Day #1: January 4
It’s funny how time flies. I’ve been with this group for a little more than 48 hours and I feel like I’ve been here for weeks. Things that I thought weren’t going to be familiar are becoming easier to understand (i.e. how to get around, how to use the keys to our buildings properly, getting over the fact that we are not at some fancy hotel, etc.) and all the days are blurring into one.
My background information about New Orleans is that my parents lived in New Orleans for numerous years and my sister was born here. I have visited New Orleans at least five times, however, since Hurricane Katrina, I have not been here. My parents have many friends that still live in New Orleans and when I visit, I am used to staying in their beautiful homes in the Garden District. I guess you could say we get treated like royalty when we come to visit because it is so infrequent. My parents know vast amounts of information about New Orleans so when I visit with them, they are like my tour guides.
This trip has been a completely different experience for me already. I flew from my home to the airport in Syracuse in near-blizzard conditions. My plane from Syracuse to Washington was about an hour delayed due to various issues (deicing, broken baggage carrier). Therefore, I missed my connection to New Orleans and missed out on some bonding time and adventuring with the group. However, I felt caught up within hours of being here.
Yesterday was the first day of our service project. I had so many expectations of what it would be like to see the lower 9th ward as well as actively helping people recover from the damages of Hurricane Katrina. While we were driving through, I heard some people say that they were surprised how built up everything was already. I was shocked that they could even think that. It has been over five years since the storm hit and there is still a lot of work to be done, not only in people’s homes but in the community of the lower 9th ward. You would think that living in the United States of America would mean that if a natural disaster hit your city, the recovery would be quick; five years is not quick. Many houses still have the date that they were entered and how many people were found dead on the house. Perhaps it is because these people could not afford to rebuild their homes or because they chose not to come back to New Orleans. Whatever the reason is, it is devastating to see and difficult to be able to handle both emotionally and physically.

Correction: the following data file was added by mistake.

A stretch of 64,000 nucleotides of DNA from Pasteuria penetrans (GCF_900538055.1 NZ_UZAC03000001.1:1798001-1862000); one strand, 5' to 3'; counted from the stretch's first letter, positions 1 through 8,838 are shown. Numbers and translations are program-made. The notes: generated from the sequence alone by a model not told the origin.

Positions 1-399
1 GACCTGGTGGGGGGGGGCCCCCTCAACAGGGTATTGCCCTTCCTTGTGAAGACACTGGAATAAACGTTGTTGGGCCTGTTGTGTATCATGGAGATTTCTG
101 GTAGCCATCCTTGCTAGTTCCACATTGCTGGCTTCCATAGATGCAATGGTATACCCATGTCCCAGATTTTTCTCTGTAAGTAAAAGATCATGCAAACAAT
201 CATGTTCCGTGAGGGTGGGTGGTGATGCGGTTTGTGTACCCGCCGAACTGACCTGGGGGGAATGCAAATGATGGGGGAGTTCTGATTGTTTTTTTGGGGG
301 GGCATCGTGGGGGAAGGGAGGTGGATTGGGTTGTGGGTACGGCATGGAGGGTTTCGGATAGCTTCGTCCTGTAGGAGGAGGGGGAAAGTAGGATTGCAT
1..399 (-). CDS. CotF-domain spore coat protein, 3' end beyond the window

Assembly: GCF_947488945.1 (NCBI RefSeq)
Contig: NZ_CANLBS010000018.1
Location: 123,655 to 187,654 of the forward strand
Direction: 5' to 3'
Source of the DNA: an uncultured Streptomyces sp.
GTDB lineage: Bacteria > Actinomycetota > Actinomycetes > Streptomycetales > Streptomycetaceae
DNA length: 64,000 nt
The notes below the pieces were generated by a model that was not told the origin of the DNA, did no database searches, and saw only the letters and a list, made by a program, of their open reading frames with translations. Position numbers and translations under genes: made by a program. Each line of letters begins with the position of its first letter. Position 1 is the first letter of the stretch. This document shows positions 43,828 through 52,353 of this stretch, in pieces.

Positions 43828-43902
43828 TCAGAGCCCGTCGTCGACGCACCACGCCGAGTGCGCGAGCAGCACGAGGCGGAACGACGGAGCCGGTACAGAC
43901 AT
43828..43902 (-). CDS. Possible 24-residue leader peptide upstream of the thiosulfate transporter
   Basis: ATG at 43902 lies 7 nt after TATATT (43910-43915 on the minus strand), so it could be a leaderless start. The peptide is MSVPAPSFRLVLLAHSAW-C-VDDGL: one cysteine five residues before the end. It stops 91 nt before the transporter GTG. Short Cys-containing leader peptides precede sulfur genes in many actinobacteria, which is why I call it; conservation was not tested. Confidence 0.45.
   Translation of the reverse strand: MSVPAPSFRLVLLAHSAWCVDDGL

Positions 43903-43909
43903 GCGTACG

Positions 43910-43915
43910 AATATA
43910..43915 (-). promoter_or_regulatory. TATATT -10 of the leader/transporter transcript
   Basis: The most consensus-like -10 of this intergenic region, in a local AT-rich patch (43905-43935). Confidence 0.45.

Larry, our group’s bus driver, was a resident of the lower 9th ward pre-Katrina and gave us his story as we drove through his former community. Due to his experiences with Katrina and with the destruction of his former life, I find it interesting that he chose to drive busses of volunteers that are here to rebuild his life. Is it coincidental or is it for a purpose? Does it provide him with closure or happiness to see what is changing and what we as volunteers are doing for his community? I would really like to know and think that he is an extremely valuable resource for our trip that most may overlook.
On Day 1, our group split up between two different projects. The group I worked with did work for a new project in the lower 9th ward called Global Green. It is a non-profit group that is working to build green, energy-efficient homes in the area. Our job for the day was to go through scrap wood that had been already used for former builds and get all the nails and screws out of the wood. While this may seem like a minimal task and something that really is not going to make a difference, it is the complete opposite. After spending over fifteen minutes on one screw, you will realize that pulling rusted, broken, twisted, mutilated screws and nails out of tarnished pieces of woods is quite a job. At first, I thought that I would never be able to pull any nails out but after a few tries, I started to get the hang of it. By the end of our work day, we had it “down to a science” and were helping each other with our areas of “expertise.”
Another thing that I noticed was that EVERY single person we have encountered, regardless of the relationship we had with them, made sure to thank us for the work we were doing and expressed how grateful they were for our help. At first, I thought that the home owners had been told to say thank you as well as the other community members, but that changed when EVERYONE started saying it. The people of New Orleans truly need help and understand that we could be doing anything right now and we chose to be here. It is so gratifying to feel appreciated and needed. However, it is also difficult to comprehend because you would think that after five years, they would no longer need this help and perhaps not be as thankful. Nevertheless, this is not the case. Until then…Sophie.